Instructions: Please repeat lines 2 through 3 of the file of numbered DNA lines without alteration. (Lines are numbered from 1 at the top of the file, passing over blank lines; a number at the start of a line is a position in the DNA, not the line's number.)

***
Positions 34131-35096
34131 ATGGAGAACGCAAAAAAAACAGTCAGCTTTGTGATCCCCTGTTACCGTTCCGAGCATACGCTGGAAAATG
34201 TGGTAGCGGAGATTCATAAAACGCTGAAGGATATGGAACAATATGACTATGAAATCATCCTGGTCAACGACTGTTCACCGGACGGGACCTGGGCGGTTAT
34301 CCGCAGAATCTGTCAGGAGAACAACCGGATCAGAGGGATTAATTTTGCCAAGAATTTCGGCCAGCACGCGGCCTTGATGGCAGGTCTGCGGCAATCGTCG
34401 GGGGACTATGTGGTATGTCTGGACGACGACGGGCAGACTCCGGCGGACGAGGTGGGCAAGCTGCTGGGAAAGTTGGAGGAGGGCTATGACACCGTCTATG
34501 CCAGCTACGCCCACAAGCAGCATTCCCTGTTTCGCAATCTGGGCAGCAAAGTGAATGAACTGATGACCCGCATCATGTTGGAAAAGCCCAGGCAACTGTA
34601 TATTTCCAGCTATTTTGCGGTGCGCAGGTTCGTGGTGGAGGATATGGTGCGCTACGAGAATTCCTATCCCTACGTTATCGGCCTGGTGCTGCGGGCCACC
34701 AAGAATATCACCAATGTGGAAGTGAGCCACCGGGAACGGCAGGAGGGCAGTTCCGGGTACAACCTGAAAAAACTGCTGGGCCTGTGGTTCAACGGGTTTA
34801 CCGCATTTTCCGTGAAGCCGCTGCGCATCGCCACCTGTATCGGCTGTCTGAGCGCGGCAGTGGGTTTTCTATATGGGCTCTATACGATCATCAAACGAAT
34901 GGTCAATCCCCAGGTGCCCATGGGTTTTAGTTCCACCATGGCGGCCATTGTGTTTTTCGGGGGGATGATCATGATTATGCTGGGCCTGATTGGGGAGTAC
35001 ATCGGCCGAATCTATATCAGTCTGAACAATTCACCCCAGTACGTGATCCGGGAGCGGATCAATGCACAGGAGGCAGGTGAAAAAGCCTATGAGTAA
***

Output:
34131 ATGGAGAACGCAAAAAAAACAGTCAGCTTTGTGATCCCCTGTTACCGTTCCGAGCATACGCTGGAAAATG
34201 TGGTAGCGGAGATTCATAAAACGCTGAAGGATATGGAACAATATGACTATGAAATCATCCTGGTCAACGACTGTTCACCGGACGGGACCTGGGCGGTTAT